Measles, Mumps, and Rubella Vaccine
British Columbia Specific Information
Measles, mumps, and rubella can all spread easily, but can also all be prevented by the same vaccine. The Measles, Mumps, Rubella (MMR) vaccine is provided free as part of your child’s routine immunization schedule. It may also be provided free to certain older children or adults. For more information about the MMR vaccine, see HealthLinkBC File #14a Measles, Mumps, Rubella (MMR) Vaccine or visit ImmunizeBC.
For more information about routine immunizations, visit HealthLink BC - B.C. Immunization Schedules.
Measles, Mumps, and Rubella Vaccine
|Generic Name||Brand Name|
|measles, mumps, and rubella (MMR) vaccine||M-M-R II, Priorix|
|measles, mumps, rubella, and varicella (mmrv) vaccine||Priorix-Tetra|
How It Works
The vaccine helps your body make chemicals called antibodies to fight off the viruses. The vaccine is given as a shot (injection).
There is a measles, mumps, rubella, and varicella (MMRV, or Priorix-Tetra) shot that also protects against chickenpox (varicella). Talk to your child's doctor or public health nurse about the pros and cons of the MMRV shot. It can be given to children age 12 and younger.
Why It Is Used
Two doses are given to provide lifelong protection. The first shot is given at 12 months of age, and the second is usually given at around 18 months of age or later but before the child enters school.
Sometimes MMR shots are given before a child is 1 year of age, such as during a measles outbreak or if the child is travelling to an area where measles is common. In these cases, the child will receive two doses of the MMR vaccine after the child's first birthday. footnote 2
You can keep track of when your child received vaccines using the National Childhood Immunization Record (What is a PDF document?) or the Alberta childhood immunization record (What is a PDF document?) .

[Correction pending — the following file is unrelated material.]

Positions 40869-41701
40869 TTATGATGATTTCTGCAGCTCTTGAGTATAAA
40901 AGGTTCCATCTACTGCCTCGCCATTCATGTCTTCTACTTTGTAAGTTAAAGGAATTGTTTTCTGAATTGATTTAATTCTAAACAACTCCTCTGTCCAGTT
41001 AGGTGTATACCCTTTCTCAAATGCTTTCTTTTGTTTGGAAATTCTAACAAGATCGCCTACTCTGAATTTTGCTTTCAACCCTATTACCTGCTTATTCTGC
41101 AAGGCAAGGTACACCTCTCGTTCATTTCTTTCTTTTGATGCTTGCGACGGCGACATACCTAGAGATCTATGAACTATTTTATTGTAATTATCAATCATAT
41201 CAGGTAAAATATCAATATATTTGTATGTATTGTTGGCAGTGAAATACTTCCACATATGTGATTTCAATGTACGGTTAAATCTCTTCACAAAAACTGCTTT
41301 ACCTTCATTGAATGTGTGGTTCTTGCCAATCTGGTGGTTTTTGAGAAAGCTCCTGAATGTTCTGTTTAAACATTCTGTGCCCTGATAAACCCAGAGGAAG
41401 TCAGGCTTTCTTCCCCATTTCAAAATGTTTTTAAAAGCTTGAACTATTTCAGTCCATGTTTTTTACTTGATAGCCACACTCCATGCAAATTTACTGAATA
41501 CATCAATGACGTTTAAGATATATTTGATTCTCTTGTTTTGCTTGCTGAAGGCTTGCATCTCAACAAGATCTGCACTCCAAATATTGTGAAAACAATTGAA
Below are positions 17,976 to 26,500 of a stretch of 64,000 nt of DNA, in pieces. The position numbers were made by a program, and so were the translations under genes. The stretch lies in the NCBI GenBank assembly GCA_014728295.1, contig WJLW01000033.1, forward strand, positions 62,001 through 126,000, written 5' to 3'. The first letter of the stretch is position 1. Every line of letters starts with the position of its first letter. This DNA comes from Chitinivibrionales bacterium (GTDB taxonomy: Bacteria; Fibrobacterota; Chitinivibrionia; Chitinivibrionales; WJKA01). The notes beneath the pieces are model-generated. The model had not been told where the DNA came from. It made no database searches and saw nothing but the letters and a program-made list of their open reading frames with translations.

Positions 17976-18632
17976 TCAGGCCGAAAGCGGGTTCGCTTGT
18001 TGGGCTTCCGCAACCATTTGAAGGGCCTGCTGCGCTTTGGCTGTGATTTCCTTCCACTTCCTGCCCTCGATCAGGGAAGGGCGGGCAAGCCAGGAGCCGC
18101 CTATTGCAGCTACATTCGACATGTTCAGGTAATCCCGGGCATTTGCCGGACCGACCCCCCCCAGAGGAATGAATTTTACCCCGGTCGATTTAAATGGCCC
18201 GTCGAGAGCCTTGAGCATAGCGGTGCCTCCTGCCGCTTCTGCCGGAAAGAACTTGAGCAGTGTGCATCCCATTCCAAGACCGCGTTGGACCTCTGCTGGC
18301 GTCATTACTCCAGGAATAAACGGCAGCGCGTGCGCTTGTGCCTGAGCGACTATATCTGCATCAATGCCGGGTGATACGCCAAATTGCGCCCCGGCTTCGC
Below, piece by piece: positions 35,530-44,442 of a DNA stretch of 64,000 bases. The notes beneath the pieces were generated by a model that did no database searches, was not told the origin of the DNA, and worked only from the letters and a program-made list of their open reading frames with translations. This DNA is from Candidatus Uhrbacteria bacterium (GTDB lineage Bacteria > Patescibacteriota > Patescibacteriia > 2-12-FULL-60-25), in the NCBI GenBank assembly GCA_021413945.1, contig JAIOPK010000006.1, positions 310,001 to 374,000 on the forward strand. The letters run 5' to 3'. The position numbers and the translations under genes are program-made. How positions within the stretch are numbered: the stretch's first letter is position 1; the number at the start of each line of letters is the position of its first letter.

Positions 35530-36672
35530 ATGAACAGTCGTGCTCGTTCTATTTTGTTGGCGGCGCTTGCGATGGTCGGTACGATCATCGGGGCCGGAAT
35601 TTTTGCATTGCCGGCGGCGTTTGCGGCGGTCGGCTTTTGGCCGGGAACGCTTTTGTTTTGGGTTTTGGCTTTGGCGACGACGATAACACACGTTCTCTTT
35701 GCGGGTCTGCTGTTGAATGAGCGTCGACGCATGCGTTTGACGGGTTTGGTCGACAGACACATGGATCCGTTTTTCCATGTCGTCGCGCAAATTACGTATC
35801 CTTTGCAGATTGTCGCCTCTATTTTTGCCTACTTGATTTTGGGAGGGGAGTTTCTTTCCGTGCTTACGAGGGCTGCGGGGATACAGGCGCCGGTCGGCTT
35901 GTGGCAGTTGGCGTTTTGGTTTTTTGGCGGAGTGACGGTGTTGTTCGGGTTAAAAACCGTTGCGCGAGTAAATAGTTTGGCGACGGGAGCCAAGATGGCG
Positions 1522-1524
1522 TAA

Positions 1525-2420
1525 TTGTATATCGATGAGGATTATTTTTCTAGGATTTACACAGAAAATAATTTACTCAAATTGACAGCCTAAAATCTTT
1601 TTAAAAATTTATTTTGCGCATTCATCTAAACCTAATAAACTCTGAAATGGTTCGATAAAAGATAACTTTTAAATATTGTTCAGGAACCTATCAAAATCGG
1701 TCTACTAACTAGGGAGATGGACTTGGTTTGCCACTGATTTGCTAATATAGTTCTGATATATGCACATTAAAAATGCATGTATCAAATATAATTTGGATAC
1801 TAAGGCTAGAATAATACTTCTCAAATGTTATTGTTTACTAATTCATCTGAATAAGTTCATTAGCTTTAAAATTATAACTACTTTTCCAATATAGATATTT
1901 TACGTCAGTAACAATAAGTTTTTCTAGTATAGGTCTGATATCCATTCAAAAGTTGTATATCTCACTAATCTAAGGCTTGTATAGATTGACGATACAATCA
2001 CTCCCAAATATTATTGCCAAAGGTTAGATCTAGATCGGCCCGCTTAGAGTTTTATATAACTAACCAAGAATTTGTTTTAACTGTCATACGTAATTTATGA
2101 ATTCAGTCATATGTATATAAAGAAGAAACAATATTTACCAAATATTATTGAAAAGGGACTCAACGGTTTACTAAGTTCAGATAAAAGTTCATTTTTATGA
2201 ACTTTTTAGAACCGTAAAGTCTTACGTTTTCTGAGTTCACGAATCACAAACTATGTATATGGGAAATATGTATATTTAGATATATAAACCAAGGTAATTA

Adults born before 1970 generally are considered immune to measles and mumps. Adults born after 1970 who did not have measles or the vaccine should get one dose. If these adults born after 1970 do not have immunity and are likely to be in contact with measles, they should get two doses: footnote 2
- Health care workers
- University students
- Travellers to parts of the world where there are measles
- Military recruits
How Well It Works
One dose given at 12 or 15 months of age is about 85% to 95% effective. After the second dose is given, nearly 100% of children are protected for life.
- Soreness, redness, and swelling where the shot was given.
- Temporary pain or stiffness in the joints (usually affects women).
Mild reactions that may occur one to two weeks after getting the vaccine include:
- Mild rash.
- Swollen glands in the cheeks or neck (this is a rare).
Even though serious allergic reactions are rare with this vaccine, call your doctor or local health unit right away if you or your child has trouble breathing, a high fever, or anything unusual after having the shot.
A child who has had a severe allergic reaction to a previous dose should not get another dose of the vaccine. Tell your doctor or public health nurse if your child has had a severe reaction to any vaccine or has severe allergies.
See Drug Reference for a full list of side effects. (Drug Reference is not available in all systems.)
What To Think About
People with a mild illness, such as a cold, can get the vaccine. But if they are more ill, they should wait until they are better. If women get an MMR or MMRV vaccine, they should wait 4 weeks until getting pregnant.